When Whole Foods recently decided to discontinue carrying Chobani Greek yogurt, the first news reports attributed this to Whole Foods’ decision to eliminate GM products from their stores. But now, another reason has emerged. Whole Foods, it is argued, wants to reap larger profits from the current Greek yogurt frenzy by introducing their own version of it; a “private label”, apparently, is the term although I always thought of it simply as “store brand” ,the plain cousin of the glamorous big brands but just as good and a boon for a mother on a budget! So the issue of GMO/Organic was simply not relevant here.
This comes just after another GMO vs Organic issue which grabbed the headlines: “Organic Milk Better for You” the media announced quoting a study which found higher levels of omega 3 in certain types of milk. Read a little deeper and you will find that the real cause of higher levels of fat in the milk was determined by the what the cows ate. Grass fed cows produced milk with higher levels of omega 3. Is this true for all organic milk? Well, it depends. It turns out that cows can be fed grass for only 4 months a year and still qualify for the organic label. Are they living on fresh air the rest of the year? No they are eating feed which would mostly consist of corn. So technically, it seems, you could have a cow feed partly on GMO corn and partly on pasture and that cow would have healthier levels of omega 3 because it was grass fed, organic feed is not the determinant here. So next time you think about paying the steep price of organic milk because you think it will be better for your children, remember that in this case “from grass fed cows” would really be the label you need to see.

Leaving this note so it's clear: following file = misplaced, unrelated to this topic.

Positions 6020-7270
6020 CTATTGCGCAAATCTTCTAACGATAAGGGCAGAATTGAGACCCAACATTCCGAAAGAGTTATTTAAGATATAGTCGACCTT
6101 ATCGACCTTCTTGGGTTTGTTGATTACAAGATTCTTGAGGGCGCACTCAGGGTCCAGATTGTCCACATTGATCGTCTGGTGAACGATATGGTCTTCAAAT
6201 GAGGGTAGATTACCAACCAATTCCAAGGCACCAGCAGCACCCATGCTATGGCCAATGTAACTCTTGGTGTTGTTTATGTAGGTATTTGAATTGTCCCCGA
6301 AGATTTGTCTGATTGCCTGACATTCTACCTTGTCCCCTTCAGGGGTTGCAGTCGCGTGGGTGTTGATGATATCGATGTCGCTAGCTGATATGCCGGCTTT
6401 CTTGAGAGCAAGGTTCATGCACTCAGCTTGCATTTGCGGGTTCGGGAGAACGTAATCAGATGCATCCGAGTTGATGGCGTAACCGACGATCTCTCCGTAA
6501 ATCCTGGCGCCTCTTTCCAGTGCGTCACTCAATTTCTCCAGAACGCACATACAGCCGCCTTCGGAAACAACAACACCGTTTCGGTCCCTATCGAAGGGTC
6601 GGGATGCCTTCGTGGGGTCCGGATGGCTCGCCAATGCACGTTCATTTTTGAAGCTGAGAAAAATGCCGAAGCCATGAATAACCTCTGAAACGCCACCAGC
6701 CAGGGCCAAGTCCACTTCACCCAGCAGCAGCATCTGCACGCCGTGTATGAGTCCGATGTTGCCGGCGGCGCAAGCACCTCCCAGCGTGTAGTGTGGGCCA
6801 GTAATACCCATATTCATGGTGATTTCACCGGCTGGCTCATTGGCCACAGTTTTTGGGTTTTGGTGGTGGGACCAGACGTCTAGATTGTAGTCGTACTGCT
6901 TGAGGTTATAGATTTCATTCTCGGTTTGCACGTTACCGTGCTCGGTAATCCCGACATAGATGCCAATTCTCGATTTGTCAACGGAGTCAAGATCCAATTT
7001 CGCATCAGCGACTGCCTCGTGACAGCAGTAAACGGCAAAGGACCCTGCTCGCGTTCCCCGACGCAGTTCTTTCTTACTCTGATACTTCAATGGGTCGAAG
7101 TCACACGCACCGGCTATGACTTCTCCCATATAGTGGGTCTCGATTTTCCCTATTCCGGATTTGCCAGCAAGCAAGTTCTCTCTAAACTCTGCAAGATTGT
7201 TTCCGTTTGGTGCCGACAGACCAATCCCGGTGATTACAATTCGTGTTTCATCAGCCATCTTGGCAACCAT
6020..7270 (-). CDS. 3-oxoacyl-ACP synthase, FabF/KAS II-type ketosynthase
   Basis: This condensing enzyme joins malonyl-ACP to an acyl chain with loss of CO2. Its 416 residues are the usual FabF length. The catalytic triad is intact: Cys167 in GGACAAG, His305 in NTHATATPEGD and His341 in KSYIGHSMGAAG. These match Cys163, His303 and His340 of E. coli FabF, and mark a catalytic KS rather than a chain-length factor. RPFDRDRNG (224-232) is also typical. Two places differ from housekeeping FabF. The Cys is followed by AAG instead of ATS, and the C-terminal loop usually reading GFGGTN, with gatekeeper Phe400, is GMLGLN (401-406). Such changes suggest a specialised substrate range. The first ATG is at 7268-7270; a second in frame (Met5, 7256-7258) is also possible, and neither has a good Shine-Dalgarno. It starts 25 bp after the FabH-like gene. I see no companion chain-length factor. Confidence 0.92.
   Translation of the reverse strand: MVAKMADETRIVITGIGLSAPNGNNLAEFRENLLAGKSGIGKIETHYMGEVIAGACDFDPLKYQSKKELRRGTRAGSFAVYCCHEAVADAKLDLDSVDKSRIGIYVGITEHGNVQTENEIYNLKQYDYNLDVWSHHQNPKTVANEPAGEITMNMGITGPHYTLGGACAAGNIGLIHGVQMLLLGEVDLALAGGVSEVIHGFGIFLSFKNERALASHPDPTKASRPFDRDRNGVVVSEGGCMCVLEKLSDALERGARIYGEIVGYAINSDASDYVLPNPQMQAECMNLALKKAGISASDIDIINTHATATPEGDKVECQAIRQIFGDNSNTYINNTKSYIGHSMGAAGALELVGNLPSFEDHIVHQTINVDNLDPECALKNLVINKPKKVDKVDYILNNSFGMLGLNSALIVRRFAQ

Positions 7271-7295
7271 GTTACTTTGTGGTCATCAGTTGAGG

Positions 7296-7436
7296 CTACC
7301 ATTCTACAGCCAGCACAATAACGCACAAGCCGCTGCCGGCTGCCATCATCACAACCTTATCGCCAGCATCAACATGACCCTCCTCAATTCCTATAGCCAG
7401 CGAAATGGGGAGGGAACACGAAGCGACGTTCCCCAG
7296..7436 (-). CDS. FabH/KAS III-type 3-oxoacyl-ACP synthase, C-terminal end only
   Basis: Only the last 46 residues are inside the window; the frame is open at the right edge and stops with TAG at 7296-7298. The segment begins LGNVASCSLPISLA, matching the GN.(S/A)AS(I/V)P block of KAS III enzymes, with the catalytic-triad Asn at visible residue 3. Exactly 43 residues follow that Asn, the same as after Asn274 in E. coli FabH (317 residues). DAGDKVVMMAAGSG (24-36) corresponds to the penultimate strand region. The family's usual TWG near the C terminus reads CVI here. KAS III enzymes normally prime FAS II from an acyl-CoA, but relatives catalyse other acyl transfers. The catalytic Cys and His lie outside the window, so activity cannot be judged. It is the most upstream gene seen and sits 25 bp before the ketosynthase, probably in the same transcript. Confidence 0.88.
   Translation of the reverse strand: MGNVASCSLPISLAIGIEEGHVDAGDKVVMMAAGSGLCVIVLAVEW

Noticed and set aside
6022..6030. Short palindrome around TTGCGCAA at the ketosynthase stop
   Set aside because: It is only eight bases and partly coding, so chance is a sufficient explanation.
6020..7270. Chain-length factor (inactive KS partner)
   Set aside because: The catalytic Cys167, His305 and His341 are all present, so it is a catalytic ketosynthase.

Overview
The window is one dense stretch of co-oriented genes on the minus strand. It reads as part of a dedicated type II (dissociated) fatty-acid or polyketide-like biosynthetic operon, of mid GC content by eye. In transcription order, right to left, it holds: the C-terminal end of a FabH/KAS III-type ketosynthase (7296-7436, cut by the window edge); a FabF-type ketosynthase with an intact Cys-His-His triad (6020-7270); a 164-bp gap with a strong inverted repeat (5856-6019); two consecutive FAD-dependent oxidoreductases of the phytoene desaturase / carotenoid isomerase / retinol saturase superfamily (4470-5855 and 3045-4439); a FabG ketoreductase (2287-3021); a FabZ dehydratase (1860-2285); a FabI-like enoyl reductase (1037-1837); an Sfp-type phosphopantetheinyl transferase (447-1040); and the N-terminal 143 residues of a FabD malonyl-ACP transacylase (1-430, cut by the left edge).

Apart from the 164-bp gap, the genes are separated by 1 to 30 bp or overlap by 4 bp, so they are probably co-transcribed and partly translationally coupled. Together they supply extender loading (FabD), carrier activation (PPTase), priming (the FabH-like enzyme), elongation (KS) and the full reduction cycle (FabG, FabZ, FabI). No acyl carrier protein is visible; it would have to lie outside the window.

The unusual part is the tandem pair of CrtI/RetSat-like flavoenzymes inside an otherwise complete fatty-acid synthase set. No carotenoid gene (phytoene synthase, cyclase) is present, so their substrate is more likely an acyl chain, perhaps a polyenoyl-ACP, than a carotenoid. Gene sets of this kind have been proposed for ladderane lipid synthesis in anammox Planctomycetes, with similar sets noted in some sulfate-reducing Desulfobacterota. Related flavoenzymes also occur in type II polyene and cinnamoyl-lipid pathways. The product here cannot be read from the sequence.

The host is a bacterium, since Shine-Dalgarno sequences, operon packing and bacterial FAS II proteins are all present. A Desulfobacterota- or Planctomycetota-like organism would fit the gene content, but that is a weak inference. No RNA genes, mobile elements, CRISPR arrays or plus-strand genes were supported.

This kind of smudging of facts is not uncommon in the charged discussions on GMO foods, but then I found something that went beyond mere dancing with words. Consider this label:
The label says “NON GMO Project VERIFIED” . So, what is n0n-GMO here? The potatoes? salt? pepper? Genetically modified potatoes are not a part of the food supply of any country on the planet. It is not possible for me to enjoy a genetically modified potato chip even if I was craving it, so why this label? Perhaps in the hope that the consumer who hears a lot of fear mongering on this issue and, without actually checking on the particular details in the midst of a grocery run, will make a decision to buy this product instead of another.
From all the studies and research that I have followed so far, there appear to be no safety issues with GMO foods so there seems no reason to slap on what is tantamount to a warning label. But faced with the argument that no label indicates something is being hidden, I would advocate labeling because this is only one variable influencing the consumer’s decision to buy; and price is, I think, the variable that carries the greatest weight in that decision making process. But the real troubling issue here is how labeling can be subverted so that the concerns that are supposedly being met here (health, food safety etc) are simply a facade for the drive toward higher profits.